Congressman Johnson as well as Louisiana Attorney General Jeff Landry will be among the panelists answering participants’ questions.
Mills also shared information, released jointly with Will Hall, director of the office of public policy for the Louisiana Baptist Convention, that outlines what data pastors need to gather this weekend in order to timely submit loan applications as soon as possible next week.
Basically, churches and other Christian ministries may receive a loan equal to 2.5 times the 12-month average of all salary costs. Essentially, this means each nonprofit will receive a loan equal to 2.5 months of payroll costs.
Up to 100 percent of these loans may be forgiven, based on employee retention at the end of June 30, 2020. Methods for calculating loan forgiveness will be provided in later reports.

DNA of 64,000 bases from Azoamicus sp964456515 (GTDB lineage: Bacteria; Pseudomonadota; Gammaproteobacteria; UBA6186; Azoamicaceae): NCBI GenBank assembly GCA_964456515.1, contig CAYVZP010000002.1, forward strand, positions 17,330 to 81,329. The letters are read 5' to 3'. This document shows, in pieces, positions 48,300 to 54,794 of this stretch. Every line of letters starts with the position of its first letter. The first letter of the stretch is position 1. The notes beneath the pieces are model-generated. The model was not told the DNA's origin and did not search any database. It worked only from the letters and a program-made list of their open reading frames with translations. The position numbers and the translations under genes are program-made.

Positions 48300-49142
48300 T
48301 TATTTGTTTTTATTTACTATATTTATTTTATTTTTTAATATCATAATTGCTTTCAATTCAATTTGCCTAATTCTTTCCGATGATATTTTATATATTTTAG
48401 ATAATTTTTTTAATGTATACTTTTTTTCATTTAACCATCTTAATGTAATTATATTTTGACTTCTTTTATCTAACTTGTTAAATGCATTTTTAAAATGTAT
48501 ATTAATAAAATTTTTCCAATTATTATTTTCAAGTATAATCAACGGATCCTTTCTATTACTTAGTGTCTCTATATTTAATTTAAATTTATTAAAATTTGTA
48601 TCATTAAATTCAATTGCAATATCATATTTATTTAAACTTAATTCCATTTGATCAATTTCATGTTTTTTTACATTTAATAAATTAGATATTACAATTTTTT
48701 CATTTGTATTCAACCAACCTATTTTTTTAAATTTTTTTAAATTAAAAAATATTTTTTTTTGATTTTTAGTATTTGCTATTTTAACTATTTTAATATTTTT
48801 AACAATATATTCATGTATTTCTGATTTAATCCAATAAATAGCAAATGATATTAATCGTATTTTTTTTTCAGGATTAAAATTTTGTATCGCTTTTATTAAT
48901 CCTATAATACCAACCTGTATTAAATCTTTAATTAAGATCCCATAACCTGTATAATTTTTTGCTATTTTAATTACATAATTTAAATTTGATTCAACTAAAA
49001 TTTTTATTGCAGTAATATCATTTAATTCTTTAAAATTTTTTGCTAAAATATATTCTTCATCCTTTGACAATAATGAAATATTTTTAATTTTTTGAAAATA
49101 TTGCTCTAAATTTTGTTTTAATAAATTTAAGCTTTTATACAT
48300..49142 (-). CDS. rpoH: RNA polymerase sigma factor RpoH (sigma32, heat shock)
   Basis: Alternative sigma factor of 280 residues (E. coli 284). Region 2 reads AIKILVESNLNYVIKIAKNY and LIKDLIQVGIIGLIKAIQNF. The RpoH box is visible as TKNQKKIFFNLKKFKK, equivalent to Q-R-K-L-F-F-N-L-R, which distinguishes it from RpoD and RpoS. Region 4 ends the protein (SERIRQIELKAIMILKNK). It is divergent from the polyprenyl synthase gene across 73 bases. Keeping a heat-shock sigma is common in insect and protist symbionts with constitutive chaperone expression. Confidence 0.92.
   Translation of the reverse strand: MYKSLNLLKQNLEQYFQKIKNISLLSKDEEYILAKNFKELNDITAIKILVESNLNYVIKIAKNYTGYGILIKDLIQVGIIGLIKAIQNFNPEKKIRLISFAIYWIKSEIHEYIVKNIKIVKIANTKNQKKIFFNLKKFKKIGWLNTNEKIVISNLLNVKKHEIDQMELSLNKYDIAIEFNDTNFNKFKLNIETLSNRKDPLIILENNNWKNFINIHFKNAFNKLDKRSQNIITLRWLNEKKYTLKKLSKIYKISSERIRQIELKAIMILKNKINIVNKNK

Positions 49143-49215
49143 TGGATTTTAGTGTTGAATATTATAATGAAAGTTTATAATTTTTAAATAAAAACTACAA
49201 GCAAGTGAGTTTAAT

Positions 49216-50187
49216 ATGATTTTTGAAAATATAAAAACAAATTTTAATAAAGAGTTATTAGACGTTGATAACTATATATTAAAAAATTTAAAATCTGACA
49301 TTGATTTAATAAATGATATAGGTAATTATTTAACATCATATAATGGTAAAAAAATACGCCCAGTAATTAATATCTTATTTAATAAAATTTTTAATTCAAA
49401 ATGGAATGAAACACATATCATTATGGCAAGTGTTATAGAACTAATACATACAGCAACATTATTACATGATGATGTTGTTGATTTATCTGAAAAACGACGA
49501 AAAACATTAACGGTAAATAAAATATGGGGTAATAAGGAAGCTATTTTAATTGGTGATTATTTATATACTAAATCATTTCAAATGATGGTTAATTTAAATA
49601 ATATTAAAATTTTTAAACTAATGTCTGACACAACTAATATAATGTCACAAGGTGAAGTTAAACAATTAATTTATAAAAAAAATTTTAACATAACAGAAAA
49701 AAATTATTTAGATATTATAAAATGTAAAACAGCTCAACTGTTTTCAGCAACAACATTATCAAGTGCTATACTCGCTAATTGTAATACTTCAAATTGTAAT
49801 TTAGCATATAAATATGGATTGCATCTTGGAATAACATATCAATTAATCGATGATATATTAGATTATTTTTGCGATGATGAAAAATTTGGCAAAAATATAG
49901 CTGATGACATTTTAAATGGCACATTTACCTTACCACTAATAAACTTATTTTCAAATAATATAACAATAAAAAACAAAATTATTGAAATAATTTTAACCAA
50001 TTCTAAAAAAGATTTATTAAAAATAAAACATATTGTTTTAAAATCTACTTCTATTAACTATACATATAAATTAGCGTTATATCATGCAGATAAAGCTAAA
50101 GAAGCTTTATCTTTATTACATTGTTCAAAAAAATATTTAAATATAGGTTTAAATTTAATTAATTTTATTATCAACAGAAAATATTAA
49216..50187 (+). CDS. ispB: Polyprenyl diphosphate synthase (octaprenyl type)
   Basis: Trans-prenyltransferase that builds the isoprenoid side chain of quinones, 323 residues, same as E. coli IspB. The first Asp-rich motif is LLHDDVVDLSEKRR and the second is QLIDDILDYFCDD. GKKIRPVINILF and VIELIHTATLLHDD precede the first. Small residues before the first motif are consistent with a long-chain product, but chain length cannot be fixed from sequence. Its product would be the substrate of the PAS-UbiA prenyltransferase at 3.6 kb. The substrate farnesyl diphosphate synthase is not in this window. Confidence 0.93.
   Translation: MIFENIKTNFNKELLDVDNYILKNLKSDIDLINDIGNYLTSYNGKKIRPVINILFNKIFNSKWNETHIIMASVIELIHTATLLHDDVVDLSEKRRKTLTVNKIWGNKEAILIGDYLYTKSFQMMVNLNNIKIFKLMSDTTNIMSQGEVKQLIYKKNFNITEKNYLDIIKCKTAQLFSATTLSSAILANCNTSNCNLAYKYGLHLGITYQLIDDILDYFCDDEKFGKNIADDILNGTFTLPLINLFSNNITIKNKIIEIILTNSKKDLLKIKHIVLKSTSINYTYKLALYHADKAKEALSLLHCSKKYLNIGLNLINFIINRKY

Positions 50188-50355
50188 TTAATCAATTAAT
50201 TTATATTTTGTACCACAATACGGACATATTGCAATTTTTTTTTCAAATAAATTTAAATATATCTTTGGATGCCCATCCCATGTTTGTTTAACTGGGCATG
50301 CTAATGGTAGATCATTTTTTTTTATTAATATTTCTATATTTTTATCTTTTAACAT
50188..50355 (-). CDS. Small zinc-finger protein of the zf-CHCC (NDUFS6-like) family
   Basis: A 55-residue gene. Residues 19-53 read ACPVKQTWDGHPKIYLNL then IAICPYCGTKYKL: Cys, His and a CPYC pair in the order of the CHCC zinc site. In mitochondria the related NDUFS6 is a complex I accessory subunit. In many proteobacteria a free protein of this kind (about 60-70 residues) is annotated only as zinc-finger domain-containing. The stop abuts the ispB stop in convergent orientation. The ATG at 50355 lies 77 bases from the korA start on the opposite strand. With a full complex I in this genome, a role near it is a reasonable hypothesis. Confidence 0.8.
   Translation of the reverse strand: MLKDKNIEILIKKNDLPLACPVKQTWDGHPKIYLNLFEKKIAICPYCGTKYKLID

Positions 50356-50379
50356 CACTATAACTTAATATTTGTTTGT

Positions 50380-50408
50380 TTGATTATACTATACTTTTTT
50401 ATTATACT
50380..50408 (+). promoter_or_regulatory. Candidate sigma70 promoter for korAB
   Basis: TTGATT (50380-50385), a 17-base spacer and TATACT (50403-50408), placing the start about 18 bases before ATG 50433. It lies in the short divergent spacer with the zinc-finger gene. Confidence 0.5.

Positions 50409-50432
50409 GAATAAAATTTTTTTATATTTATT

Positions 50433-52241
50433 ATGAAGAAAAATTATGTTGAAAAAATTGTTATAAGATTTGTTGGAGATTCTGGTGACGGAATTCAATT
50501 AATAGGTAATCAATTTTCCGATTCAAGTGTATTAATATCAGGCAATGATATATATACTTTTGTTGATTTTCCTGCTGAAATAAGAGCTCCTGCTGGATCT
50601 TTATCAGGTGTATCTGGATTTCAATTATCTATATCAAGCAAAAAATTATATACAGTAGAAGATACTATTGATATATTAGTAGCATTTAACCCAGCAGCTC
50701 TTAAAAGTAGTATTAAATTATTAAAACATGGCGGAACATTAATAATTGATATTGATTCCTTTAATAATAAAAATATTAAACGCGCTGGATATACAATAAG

Church leaders should create a spreadsheet this weekend, totaling all annual payroll costs per employee, not to exceed $100,000 per employee from March 2019 through February 2020. Costs may include:
— group health care benefits
— paid sick, medical, or family leave
— insurance premiums
— commissions, or similar compensations
— telephone reimbursement
— travel reimbursement
— housing allowance
Divide the total annual cost by 12 and then multiply this number by 2.5 to determine the qualifying loan amount.
Also, nonprofits can include requests that the loan also cover:
— payments of interest on any mortgage obligation (which shall not include any prepayment of or payment of principal on a mortgage obligation)
— rent (including rent under a lease agreement)
— interest on any other debt obligations that were incurred before the covered period
Evangelists qualify for the payroll protection loans and the other provisions for nonprofits if they have set up a 501(c)(3) for their respective ministries. Otherwise they qualify at least for payroll protection loans as self-employed individuals, and may apply under the same terms and conditions of other self-employed applicants.
LBC LEADERS RESPOND